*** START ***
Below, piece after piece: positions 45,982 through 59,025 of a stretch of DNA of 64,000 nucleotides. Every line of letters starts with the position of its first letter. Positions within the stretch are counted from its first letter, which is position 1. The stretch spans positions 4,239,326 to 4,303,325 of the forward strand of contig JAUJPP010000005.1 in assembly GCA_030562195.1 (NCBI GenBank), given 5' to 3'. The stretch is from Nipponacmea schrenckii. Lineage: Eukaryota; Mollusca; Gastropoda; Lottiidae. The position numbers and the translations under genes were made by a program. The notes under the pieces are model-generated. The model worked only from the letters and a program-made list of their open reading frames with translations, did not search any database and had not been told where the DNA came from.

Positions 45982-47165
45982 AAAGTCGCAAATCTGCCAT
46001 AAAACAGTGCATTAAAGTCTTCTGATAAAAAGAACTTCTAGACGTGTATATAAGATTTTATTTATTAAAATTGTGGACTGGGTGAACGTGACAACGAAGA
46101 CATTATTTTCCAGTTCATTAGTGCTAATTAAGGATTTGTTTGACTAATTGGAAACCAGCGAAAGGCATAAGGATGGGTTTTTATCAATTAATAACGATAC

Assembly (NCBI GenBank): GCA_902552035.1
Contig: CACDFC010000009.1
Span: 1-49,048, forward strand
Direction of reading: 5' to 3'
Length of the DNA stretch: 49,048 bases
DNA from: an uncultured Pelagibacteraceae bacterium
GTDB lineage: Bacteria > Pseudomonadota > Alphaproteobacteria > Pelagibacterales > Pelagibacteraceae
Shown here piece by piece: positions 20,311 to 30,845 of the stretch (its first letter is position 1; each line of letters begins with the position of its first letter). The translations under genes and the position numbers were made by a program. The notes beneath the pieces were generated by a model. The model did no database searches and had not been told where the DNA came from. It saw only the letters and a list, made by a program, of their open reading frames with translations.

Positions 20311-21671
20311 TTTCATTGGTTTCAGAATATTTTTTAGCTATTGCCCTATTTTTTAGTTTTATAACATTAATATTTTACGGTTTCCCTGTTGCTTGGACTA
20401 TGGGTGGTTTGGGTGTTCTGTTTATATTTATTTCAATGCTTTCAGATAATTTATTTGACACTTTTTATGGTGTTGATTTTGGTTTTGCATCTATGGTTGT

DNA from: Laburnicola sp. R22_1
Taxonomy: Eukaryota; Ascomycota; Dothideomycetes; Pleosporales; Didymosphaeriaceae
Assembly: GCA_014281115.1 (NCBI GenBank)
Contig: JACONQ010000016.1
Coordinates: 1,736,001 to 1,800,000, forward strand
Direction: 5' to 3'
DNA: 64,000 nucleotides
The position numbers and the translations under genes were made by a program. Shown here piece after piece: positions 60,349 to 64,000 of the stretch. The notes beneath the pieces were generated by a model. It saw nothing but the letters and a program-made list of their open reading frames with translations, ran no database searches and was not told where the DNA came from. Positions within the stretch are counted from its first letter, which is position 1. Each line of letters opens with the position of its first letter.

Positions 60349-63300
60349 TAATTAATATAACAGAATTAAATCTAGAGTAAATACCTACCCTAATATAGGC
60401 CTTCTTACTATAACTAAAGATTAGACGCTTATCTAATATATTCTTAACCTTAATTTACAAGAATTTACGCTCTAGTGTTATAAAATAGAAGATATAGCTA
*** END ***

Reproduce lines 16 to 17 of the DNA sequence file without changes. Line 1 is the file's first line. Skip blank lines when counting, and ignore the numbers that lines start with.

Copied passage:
20401 TGGGTGGTTTGGGTGTTCTGTTTATATTTATTTCAATGCTTTCAGATAATTTATTTGACACTTTTTATGGTGTTGATTTTGGTTTTGCATCTATGGTTGT

DNA from: Laburnicola sp. R22_1